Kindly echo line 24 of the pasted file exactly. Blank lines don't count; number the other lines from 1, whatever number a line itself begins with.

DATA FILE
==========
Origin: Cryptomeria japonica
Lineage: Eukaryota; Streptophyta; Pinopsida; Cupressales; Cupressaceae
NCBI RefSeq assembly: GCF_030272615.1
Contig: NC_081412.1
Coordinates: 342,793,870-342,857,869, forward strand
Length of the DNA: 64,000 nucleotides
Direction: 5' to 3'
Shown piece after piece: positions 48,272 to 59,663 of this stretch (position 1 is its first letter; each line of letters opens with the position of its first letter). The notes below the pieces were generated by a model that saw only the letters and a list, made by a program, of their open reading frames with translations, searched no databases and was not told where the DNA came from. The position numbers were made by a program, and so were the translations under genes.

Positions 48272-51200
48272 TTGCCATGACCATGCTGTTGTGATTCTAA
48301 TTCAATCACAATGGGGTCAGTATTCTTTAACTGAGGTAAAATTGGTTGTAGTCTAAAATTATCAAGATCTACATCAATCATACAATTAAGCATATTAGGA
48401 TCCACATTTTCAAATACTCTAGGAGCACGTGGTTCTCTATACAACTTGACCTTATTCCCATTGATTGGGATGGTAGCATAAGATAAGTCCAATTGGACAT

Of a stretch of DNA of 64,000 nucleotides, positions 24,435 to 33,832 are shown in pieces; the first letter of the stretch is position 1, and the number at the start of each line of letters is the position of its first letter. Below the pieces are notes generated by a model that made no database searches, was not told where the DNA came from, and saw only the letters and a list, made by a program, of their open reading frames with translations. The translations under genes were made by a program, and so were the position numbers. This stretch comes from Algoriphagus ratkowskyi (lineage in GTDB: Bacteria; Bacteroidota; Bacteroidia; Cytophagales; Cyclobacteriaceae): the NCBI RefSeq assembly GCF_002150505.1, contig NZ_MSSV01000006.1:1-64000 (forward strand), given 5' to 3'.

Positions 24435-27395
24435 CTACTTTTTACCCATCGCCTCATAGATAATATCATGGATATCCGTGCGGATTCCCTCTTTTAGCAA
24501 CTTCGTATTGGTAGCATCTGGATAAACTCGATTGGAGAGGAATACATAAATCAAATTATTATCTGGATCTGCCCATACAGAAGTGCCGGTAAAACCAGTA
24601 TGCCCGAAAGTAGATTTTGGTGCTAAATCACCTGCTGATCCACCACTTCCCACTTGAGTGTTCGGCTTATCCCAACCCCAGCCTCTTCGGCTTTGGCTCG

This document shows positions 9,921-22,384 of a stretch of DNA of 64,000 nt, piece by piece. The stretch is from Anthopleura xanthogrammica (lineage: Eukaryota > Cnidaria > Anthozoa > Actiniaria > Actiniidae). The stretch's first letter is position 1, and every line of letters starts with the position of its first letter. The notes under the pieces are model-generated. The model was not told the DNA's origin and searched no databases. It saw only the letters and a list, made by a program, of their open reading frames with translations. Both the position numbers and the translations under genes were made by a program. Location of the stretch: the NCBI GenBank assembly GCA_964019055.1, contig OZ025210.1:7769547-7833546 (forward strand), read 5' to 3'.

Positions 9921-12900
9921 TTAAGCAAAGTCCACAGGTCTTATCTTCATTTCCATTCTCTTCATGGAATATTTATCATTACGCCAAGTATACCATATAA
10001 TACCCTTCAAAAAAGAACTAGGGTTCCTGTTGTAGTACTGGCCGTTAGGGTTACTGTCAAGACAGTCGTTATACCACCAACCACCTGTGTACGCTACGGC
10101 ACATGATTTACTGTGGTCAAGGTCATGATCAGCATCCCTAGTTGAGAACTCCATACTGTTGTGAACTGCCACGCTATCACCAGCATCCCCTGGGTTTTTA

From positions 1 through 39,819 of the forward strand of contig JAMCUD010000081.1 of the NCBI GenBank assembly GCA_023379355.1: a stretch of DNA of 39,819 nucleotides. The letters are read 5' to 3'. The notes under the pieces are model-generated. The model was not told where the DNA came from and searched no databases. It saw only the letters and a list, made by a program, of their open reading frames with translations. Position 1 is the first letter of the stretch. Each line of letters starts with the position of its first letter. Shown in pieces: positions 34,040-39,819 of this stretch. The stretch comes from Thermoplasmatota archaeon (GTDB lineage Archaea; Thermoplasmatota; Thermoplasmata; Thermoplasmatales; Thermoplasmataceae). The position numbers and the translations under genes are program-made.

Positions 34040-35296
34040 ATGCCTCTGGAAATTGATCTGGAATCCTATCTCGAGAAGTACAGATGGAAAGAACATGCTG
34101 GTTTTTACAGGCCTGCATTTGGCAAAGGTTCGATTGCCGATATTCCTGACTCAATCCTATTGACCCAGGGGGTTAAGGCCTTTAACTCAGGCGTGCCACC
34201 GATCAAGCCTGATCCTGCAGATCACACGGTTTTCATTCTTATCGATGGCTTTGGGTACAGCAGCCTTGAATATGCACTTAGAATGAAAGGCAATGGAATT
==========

Positions 34040-35296